Perhaps living and growing with parachute artillery from its inception extends one's imaginative powers. Yet, with men like ours, all of the Axis armies could not prevent a parachute invasion of Europe. The tremendous assault and shock power of the rapidly multiplying Airborne Divisions will not be confined to the shorelines and prepared landing fields. Every square mile of Axis occupied territory is a potential bridgehead for the second front, for a dozen fronts. This new Army will establish its bridgeheads in the dark of night, riding on silent silken wings—and each bridgehead will be prepared for the armored car and tank to which the infantry had been so vulnerable. Engineer parachutists will be building landing fields overnight so that airborne troops may be poured into the breech. And, supporting the doughboys with its greater fire power, the Parachute Artillery will be hitting the silk.

LT Carl THAIN Pictures
Courtesy Mrs. Debra WINN, proud daughter of Lt THAIN.

My dad and Lou Cox at Ft Benning

My dad and another trooper - think it is Lou Cox and think it was in Africa

North Africa

My dad in the last stages of his army career

My dad with his sister, "Brownie"... a lot of the men knew Brownie as she was with Red Cross Evac hospital and always showed up to check on her brothers, Carl and Harold. This was in Normandy.






With the publication of the “Instruction Memorandum on the Employment of Airborne Field Artillery” in January 1943 by the Field Artillery School at Fort Sill, Oklahoma, the next step for the U.S. Army was to take the experimental doctrine and “determine the feasibility of parachute artillery.”1 The design of the new field artillery units was to add the necessary firepower for the parachute infantry. The officers and soldiers of the 4th Field Artillery (Pack (Pk) Howitzer (How)) Battalion successfully conducted a parachute drop of a pack howitzer in the winter of 1941 at Fort Bragg, North Carolina. According to Lieutenant Cox, the test batter executive officer, “The purpose of the experimentation was to develop a means of rapidly getting the howitzer into inaccessible places.”2 Though this drop happened as the doctrine was being written for the field artillery, no thought had been given, at that time, to drop the gun crews as well!


Realizing the need to incorporate the fire support arm with the parachute infantry, “the War Department authorized, on 24 February 1942, the activation of a test battery to conduct experiments to determine the feasibility of parachute artillery.”3 Four officers and 150 enlisted men were picked from a pool of volunteers from existing field artillery units at Fort Bragg, North Carolina, to form the first test battery. These men were not parachute qualified or indoctrinated into the airborne culture at the time, so their first order of business was to become full-fledged parachutists.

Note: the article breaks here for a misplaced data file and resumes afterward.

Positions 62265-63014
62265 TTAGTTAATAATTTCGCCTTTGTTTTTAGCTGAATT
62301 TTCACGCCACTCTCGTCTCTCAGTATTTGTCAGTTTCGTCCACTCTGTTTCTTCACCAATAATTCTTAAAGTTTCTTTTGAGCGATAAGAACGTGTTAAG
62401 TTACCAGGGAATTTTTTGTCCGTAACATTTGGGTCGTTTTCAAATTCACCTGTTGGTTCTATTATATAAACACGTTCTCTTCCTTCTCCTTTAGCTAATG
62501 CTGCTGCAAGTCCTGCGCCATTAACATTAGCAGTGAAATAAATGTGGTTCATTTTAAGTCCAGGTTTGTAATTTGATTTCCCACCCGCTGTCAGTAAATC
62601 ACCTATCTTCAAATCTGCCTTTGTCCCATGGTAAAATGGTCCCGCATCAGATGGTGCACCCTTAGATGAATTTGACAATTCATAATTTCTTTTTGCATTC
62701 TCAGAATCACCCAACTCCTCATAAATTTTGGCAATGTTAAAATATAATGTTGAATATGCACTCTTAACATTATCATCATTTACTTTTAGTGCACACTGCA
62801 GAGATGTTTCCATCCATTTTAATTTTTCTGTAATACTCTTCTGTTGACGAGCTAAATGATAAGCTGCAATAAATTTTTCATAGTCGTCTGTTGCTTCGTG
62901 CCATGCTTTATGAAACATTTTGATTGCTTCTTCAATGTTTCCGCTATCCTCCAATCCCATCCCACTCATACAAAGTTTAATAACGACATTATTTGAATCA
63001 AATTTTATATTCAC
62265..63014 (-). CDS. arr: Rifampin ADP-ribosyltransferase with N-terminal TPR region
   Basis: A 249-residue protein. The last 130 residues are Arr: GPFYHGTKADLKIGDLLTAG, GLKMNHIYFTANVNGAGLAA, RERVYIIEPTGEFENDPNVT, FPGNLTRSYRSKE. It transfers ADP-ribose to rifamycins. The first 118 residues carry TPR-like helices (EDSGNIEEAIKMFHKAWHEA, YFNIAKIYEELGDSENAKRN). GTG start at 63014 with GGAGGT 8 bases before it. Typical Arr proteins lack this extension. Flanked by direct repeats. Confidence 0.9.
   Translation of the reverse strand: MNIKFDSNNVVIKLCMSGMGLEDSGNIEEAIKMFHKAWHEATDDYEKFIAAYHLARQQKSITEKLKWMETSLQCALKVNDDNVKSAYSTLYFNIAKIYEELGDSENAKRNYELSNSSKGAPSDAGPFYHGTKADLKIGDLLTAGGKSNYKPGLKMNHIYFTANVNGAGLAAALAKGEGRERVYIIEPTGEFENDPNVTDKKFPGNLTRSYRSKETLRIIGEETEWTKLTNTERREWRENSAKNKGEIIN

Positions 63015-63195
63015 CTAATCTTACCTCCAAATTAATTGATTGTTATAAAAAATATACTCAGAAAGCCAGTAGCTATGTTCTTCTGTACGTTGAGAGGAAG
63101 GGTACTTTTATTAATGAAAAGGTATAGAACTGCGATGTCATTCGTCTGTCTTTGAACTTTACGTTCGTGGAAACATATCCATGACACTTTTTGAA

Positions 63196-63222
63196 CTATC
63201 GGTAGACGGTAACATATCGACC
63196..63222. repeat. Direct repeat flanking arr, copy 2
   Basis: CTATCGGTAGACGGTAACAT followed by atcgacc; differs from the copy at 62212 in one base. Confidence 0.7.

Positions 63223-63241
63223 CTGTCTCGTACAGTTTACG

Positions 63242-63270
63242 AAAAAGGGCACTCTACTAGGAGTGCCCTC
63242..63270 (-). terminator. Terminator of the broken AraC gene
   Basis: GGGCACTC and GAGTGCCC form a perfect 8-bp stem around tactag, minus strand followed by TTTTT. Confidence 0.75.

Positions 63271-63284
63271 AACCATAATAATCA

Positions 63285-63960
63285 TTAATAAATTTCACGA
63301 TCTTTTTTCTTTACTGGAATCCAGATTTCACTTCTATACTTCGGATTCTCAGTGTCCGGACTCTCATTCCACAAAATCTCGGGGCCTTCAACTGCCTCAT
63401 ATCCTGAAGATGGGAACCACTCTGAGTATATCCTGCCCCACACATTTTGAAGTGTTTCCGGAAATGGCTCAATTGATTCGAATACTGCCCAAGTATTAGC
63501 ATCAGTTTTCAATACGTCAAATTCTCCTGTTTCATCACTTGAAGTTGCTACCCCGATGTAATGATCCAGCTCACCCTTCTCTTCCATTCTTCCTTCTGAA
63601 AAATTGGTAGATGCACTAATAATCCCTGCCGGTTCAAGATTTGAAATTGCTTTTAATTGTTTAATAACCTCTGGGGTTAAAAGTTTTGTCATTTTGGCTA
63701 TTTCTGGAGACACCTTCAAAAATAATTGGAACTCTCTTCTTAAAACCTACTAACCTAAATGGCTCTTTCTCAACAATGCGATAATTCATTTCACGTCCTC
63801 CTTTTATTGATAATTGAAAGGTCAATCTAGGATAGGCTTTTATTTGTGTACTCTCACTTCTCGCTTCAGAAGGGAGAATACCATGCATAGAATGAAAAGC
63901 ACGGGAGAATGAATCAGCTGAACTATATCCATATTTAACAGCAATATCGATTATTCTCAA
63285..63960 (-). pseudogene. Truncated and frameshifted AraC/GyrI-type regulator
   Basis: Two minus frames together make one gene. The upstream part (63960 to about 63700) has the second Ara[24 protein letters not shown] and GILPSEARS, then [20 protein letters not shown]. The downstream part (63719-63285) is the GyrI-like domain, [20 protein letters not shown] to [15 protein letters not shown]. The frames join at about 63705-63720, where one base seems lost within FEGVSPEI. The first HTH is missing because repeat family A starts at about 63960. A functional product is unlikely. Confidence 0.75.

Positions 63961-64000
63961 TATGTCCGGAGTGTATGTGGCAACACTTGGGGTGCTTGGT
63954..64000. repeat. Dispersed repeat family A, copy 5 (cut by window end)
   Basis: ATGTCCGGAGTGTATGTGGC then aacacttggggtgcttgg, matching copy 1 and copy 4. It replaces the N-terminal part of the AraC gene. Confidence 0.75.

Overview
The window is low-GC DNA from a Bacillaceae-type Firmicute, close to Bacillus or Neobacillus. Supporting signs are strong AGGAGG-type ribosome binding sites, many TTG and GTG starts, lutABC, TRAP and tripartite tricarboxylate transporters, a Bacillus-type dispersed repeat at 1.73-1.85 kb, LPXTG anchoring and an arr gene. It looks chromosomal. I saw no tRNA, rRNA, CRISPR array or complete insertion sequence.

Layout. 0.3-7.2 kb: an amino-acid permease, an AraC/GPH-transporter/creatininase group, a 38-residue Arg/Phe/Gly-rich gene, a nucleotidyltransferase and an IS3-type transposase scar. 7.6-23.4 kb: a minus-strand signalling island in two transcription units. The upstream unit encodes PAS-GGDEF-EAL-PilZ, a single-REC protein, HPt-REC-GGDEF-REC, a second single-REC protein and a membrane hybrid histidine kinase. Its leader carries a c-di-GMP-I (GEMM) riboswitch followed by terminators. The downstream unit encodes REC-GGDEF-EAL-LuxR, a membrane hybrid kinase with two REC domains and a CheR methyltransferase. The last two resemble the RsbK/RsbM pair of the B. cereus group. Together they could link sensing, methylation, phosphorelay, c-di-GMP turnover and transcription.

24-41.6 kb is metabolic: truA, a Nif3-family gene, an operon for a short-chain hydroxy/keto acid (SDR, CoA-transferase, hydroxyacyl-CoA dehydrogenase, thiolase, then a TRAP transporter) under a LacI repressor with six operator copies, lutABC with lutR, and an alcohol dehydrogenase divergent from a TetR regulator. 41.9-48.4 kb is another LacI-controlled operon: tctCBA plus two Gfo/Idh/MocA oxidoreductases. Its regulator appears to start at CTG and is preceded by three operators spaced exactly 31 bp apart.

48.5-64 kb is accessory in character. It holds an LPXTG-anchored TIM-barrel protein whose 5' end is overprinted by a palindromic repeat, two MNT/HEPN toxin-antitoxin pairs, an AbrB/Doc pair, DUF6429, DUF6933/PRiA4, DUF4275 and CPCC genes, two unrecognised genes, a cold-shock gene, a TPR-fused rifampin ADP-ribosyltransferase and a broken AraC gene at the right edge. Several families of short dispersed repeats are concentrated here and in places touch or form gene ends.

The first task for members of the battery was to pass the Parachute Course at Fort Benning, Georgia. The course lasted four weeks and was divided into four stages, each lasting one week in duration. During the mornings of the first three stages, the men learned the art of parachute packing and the nomenclature for all items or pieces of equipment they would use. In the afternoon of Stage “A” the battery personnel dedicated their time to “tumbling, calisthenics, trampoline, and the much dreaded double-time.”4 “B” Stage provided training on such devices at the swing landing trainer, trainaseum (device used to train paratroopers on the proper technique for executing parachute landing falls), and suspended harness. In addition, the men practiced exiting procedures from a mock-up aircraft and did more tumbling and running. In Stage “C, the soldiers experienced the ‘free falling’ towers that took them up in the air to 500 feet and then released them (under canopy) to float to the ground, allowing the men to work on canopy control and landings. The last stage, Stage ‘D’, gave the future paratroopers the chance to test our ‘chute-packing ability by making five jumps . . . from a plane in flight.”5 At the conclusion of the final stage, 4 officers and 112 men of the Parachute Test Battery remained and on 17 April 1942, these men became the first qualified parachute artillerymen in the history of the Army.


The next challenge the battery leadership faced was training the cannoneers on the use and employment of the 75-millimeter pack howitzer, as well as developing techniques for conducting a parachute jump onto their equipment and getting the gun into position and ready to fire. On their way to accomplishing these tasks, many challenges presented themselves. The first order of business was to figure out how to disassemble and rig the howitzer for parachute drop. The aircraft the battery used were the C-53 and C-47 troop transport aircraft. Though the C-53 was mentioned, the C-47 was the predominant workhorse for the airborne. The plane was fitted with six streamlined external delivery racks, which could be attached to bomb shackles on the bottom of the fuselage. The howitzer was broken down into nine loads, M1 to M9, and “were packed in standard Air Corps aerial delivery units--cylindrical, padded canvas containers.”6 Two of the containers were modified to fit the front and rear trails. Appendix A contains the packing list used by parachute artillerymen to rig and drop the 75-millimeter Pack Howitzer and its associated equipment.


As the testing of feasibility continued the evolution of the Table of Organization(TO) and Table of Basic Allowances (T/BA) began to take form. The principal factorsgoverning particular personnel and items considered for dropping were:

(a) Can it be dropped by parachute?

(b) Is there available space and pay-load allowance in assigned airplanes?

(c) Is there available transportation after the initial parachute landing?

(d) Is it useful in the probable tactical employment of artillery units?7